passover prep.

Another in a series of bad pictures (of delicious things).


matzah crack, first batch, with birthday sprinkles


The glass cat paradox.

Opening a box, I found a small glass cat, purple, from Venice I think, that a friend once gave me. To whom besides a cat person would you give a glass cat? But that cat person cannot display it, because the cat would knock it over.

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Latest loaf, all purpose with some whole wheat and a couple of tablespoons of oat bran, olive oil, molasses as sweetener.

All the years I’ve lived alone, I’ve always kept one of those classic strips of three yeast packets in my fridge. Sometimes it’s been years between attempts to bake with yeast, and sometimes I’ve pulled the packets out to discover they were three years past their use-by date (long even by my loose limits), but they were always a cheap just-in-case item. Well, now I have been baking bread almost every week for a year and more except for the months when it was too hot to turn on the oven, so a few weeks ago I went to the supermarket to pick up another Fleischmann’s three-pack. “$2.79?” I thought. “Really?” I looked at the shelf label and it told me that the unit price was $59.39 per pound (or something like that). Hmph! snorted I to myself, I know that the price for a full pound from (say) King Arthur isn’t anything like fifty-nine dollars. Key Food didn’t have any full pounds to check this, but Whole Foods, when I was lured in there by Z a day or two later, did. Price per pound? $5.39. That is, buying yeast in packets raises the price tenfold. Which is perfectly acceptable if you use one packet a year for three years, but not if you’re baking every week.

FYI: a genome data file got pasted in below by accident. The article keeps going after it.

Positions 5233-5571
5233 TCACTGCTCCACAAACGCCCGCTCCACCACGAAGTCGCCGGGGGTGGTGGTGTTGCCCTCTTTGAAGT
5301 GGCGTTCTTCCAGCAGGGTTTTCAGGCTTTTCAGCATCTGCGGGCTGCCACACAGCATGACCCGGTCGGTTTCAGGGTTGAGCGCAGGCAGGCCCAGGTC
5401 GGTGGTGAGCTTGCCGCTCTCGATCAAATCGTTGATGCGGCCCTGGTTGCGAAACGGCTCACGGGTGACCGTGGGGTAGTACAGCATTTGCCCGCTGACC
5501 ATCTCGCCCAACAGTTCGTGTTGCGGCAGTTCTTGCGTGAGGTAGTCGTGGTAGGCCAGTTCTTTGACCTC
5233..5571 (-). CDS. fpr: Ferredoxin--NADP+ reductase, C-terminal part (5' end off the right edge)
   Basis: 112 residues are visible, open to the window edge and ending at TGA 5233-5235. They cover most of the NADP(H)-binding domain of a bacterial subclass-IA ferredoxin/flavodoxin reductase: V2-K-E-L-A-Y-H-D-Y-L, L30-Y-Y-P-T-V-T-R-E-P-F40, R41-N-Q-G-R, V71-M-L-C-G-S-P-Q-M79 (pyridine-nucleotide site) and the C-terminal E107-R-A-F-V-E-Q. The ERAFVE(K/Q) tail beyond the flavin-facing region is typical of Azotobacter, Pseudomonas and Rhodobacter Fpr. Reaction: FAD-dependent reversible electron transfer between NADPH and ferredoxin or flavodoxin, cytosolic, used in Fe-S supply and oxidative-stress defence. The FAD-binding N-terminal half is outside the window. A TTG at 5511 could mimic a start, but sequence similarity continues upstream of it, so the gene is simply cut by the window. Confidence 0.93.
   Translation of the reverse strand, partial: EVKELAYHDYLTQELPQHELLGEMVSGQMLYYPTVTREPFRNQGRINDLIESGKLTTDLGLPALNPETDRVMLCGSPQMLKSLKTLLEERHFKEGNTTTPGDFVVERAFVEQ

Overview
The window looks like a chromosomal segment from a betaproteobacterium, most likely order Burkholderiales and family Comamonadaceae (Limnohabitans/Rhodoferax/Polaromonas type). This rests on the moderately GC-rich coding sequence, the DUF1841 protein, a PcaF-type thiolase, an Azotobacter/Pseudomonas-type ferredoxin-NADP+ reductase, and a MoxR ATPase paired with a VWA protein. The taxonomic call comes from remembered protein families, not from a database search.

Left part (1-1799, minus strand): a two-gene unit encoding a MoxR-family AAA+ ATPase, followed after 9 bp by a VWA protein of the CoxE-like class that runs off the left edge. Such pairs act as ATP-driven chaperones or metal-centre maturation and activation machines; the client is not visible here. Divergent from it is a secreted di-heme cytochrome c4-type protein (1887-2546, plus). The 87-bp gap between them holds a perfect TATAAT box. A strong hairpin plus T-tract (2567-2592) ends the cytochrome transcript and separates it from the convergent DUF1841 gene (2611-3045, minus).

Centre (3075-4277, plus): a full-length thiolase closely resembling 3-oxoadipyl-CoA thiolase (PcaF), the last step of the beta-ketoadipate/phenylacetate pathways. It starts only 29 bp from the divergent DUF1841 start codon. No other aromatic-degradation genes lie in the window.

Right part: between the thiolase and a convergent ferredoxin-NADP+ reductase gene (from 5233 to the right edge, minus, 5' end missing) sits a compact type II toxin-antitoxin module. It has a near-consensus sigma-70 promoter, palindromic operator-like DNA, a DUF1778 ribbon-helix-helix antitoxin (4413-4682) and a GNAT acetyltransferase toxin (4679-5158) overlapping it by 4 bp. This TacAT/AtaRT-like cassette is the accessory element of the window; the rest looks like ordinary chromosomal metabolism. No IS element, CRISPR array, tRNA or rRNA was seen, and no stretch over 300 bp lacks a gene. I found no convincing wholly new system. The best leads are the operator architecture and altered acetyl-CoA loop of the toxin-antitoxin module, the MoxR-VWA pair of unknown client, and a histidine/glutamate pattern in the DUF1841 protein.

Canny Brooklyn shopper that I am, however, I waited till my next trip to Sahadi’s, where I found four different kinds of bulk yeast and got a pound of SAF Blue Label for $4.25. And look how dynamically my latest loaf rose! I always trust Sahadi’s for fast turnover, so I don’t doubt this is the freshest and happiest yeast I’ve ever had; and I am not tempted to skimp on it, but can dip my teaspoon luxuriously.
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Let me know if you want to share my pound of yeast. I figure I have six or eight more loaves till summer, by which time my investment will already have paid for itself,  and then I’ll move the package from the fridge to the freezer for the hot months.

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One way to start a folktale.


aka garbanzo

There was also another standard introduction about a broad bean and a chickpea fighting by a public fountain and being put to jail by lentil, which happened to pass by, but being released after the intervention of a split pea.


Vintage mysteries by Phoebe Atwood Taylor

A first experience of Phoebe Atwood Taylor